Buses generally emit the least amount of carbon per passenger. According to a report by the Union of Concerned Scientists, the average car trip produces 1.17 pounds of carbon dioxide per passenger per mile, while traveling by bus produces a full pound less. At .41 pounds per passenger mile, trains are an eco-friendly option as well. Plane travel is by far the most environmentally expensive option, producing 1.83 pounds of carbon dioxide per passenger mile. This means that when possible, It’s best to travel by bus or train. If traveling by air is the only viable option, aim for non-stop flights. Certain airlines have modified their planes to be more fuel efficient; a quick google search can reveal an airline’s environmental policies.
Once You’re There
Most hotels practice some form of conservancy, whether it’s developing an efficient recycling program, or any number of energy-reducing practices. No matter where you end up staying, it helps to stick to tried-and-true green habits, like keeping showers short, and turning off the TV and lights when you leave. When you’re out, stay green by using public transportation, shopping at family-owned stores, and eating locally sourced food.
It is very possible to enjoy your vacation while maintaining a low carbon footprint. Not only will you be saving yourself money with an environmentally-friendly trip, you also be helping the environment.
Nowadays, travelers are more likely to type their destination into Google Maps than pull out the paper alternative. But even in today’s wired-in world, there are still wild places. Places that wifi can’t reach, where satellite signals dissipate and phone chargers might as well be rocks. Also, GPS, for all its convenience and simplicity, relies on sophisticated technology to function. And digital tech is notorious for breaking, crashing; malfunctioning: problems which–as Murphy’s Law dictates–occur more frequently the farther you are from an easy fix.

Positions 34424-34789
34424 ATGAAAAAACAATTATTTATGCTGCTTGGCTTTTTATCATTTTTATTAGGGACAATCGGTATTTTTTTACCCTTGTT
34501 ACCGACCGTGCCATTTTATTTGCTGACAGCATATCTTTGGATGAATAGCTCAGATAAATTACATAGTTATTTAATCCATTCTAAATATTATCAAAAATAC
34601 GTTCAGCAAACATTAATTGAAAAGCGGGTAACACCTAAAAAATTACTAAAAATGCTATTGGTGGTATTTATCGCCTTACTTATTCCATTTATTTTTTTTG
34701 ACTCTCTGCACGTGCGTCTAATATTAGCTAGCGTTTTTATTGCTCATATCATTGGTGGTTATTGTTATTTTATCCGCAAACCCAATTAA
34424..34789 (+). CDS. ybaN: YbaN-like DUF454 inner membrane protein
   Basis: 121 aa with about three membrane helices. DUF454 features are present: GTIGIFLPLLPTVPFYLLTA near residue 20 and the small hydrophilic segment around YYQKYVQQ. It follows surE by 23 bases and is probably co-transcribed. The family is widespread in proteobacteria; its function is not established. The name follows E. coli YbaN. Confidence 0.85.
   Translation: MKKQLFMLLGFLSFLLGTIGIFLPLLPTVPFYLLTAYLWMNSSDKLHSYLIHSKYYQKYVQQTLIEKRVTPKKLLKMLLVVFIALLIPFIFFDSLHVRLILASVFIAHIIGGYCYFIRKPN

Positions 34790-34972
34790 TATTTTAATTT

Whether you’re adventuring deep in the wilderness, or simply avoiding the possibility of a GPS glitch, knowing how to read a traditional paper map is undeniably useful. Cartography doesn’t require wires, wifi, or electronics of any kind, but beyond that, there are several advantages unique to navigating with a map.
A Wider Perspective
Google maps is only about 15 years old. Before that, opening a map meant expanding your reach, and learning about far away places. In addition, opening up a map means freedom from the tunnel vision of the GPS navigation arrow. Instead of staring down a singular path, map readers can better grasp context, and view the entirety of a geographic space. Nearby natural features, interesting side trips, and more: all of this is missed when focusing purely on an “efficient” path directed by GPS.